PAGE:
Sunday, April 06, 2008

Living Into Easter Joy

One of the most memorable communion services I ever attended happened during my time in seminary. As part of a global campaign to close the School of the Americas, a US sponsored training camp for Latin American terrorists located in Columbus, Georgia, a small group of seminary colleagues and myself had decided to participate in 14 day fast for justice. Holding daily vigils, we ate nothing but our daily portion of communion bread served to us at a brief service each evening.

Here we were, a handful of friends and acquaintances gathered in the cold, damp basement of Theology House, circled around a stained plastic table stuck in the corner of a vacant room. Each night had been the same. We raised prayers for the victims, naming some one by one: Vincente Ramirez, Rosa Santiago, Oscar Romero… A loaf of bread and a bottle of Welch’s passed from hand to hand without much ceremony, without many words. We ate our tiny portion of life even as dwelt in the midst of death.

We were a solemn bunch, keeping ourselves subdued and silent, mournful as we remembered the torture of our Christ in the context of the torture of thousands upon thousands of victims throughout the Americas.

This was serious business. After all we were starving ourselves for justice.

But one night, somewhere in the middle of the fast as we silently and solemnly passed the loaf from person to person, one of my friends, Sara, broke our silence in protest. Looking at the pathetically small scrap of bread handed to her by her partner she yelled, “Hey, I want a big hunk of Jesus!”

In a moment, we were all undone, laughing and giggling at what seemed a most inappropriate outburst in the midst of our somber gathering. Of course, we had all been thinking the same thing…who in the midst of a fast would not want a big hunk of fresh, delicious bread? We all wanted more….but this was holy communion. You can’t be greedy before God, right? Communion bread should be miniscule…it’s just a symbol in the end. Who needs to really taste it to understand and know God’s grace?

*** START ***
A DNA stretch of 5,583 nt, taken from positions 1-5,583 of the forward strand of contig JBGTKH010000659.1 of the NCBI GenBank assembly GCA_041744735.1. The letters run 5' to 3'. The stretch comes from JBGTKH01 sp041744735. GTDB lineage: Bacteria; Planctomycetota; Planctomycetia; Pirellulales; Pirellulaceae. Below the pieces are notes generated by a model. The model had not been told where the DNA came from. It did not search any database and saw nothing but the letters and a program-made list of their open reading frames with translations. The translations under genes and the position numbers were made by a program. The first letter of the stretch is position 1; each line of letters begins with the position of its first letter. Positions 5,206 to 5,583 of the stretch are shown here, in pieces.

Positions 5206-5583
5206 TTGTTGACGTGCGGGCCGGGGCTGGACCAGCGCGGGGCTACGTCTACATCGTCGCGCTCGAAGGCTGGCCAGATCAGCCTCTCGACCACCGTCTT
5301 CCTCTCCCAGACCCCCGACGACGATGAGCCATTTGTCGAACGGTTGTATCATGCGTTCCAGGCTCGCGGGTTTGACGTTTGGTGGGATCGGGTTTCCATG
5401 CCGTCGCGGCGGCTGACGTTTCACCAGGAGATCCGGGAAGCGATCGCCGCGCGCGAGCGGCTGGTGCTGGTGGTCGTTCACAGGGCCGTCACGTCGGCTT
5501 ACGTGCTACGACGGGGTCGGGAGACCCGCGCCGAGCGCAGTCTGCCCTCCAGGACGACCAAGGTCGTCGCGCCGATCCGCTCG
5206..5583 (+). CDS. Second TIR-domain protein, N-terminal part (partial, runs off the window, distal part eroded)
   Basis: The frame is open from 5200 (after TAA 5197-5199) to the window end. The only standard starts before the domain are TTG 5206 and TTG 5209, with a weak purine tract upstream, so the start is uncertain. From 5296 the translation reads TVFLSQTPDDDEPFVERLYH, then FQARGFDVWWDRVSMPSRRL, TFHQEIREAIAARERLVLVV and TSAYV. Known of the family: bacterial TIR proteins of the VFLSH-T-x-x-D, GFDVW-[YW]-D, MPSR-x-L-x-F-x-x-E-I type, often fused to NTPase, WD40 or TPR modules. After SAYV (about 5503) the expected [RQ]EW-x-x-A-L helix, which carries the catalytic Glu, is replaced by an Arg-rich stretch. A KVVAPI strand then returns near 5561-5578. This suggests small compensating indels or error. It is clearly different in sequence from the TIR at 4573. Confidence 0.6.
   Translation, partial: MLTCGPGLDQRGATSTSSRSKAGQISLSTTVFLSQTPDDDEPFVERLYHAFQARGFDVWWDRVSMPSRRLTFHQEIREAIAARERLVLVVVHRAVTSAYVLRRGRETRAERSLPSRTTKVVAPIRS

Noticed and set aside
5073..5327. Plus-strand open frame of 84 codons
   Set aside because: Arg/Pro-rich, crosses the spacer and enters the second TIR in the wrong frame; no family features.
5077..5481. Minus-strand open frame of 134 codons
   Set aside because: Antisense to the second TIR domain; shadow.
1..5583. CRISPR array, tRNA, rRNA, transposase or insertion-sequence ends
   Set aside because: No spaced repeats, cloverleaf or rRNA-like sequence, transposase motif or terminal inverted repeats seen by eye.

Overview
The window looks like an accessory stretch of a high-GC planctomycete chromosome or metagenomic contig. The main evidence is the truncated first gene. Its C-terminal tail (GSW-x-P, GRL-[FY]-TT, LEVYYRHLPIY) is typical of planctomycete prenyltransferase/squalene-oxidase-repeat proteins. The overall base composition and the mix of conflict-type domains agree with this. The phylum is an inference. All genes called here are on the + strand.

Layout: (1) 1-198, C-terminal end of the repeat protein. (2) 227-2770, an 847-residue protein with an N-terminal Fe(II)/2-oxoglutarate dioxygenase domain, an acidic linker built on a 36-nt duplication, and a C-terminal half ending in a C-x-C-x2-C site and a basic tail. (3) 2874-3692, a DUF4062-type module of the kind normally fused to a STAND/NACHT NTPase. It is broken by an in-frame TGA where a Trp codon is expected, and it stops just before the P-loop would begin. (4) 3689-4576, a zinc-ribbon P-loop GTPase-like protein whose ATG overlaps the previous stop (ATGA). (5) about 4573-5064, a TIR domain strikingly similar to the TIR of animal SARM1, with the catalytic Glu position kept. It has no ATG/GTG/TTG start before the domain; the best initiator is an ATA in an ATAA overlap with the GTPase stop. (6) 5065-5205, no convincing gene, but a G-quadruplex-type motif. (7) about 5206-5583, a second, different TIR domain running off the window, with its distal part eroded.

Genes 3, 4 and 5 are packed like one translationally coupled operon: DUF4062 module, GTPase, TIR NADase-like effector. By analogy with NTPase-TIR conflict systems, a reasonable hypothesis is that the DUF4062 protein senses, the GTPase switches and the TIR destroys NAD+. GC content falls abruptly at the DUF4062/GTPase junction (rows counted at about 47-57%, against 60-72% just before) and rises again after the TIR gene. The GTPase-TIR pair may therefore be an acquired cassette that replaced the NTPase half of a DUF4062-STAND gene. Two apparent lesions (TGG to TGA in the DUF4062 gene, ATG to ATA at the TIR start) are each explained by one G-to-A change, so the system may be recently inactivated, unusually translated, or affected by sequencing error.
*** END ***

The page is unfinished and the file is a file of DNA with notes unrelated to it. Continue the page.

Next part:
Yet, Sara was right after all. Who are we to deny ourselves the abundant life that Christ has promised for us? Taking a small scrap of bread seems quite frankly ridiculous in light of what this meal is supposed to help us remember. How in the world do we think a meticulously cut cube of dry, white wonder-bread is supposed to help us experience the presence of the risen Christ?

Holy communion is not some magical rite of symbolic transcendent spirituality. It is a concrete, earthy, fleshy experience of the real presence of a hungry Christ. Christ never intended for us to spiritualize this ritual by making it into some somber funereal symbolic meal. Christ wanted us to make it real, to embody and live it out, to truly experience throughout eternity the love, peace and joy God gives us.

Think about the story that we just read from the Gospel of Luke. What happened? There were two disciples on the road to Emmaus, a village about 7 miles from the city. They were walking away from Jerusalem, leaving behind all of the trauma, chaos and disappointment of the prior week. Believing everything over and done, they were getting out of there. Nothing more to see, nothing more to do. It is finished. I imagine as they walked that road together their grief was overwhelming. Perhaps still in shock and wallowing in their own sorrow, they were probably a sad sight to see.

As they were walking a stranger appears to them and asks them, "Why the long faces? What’s going on? What is it you two are talking about?"

“You have got to be kidding me? You don’t know? Are you the only stranger in Jerusalem who does not know what just happened?” The disciples harsh words translate overtime and we can sense the accusatory and incredulous tone with which they greet the wayward wayfarer.

And so the disciples rehearse the story for this stranger, who unbeknownst to them is really the Christ.

“Well, there was this man Jesus from Nazareth…surely you heard of him, a prophet mighty in word and deed? You know, healing the sick, feeding the poor, raising the dead kinda guy? Anyway, he was arrested, condemned to death and crucified. We all had thought he was the One, you know the One, the Messiah, our hope of liberation, freedom and salvation? But he wasn’t. He died and left us all alone. But then, just this day a group of women claimed to have gone to the tomb and found it empty and what’s more they had the audacity to claim that they had seen the dead man walking. They claimed Jesus was alive. Can you believe that? Well, some of the men went and sure enough the tomb was empty, but this whole business of Jesus being alive and walking around? Yeah, that was just not true. The men who went saw nothing. Really, who believes this sort of outrageous tale anyway? Alive? I don’t think so.”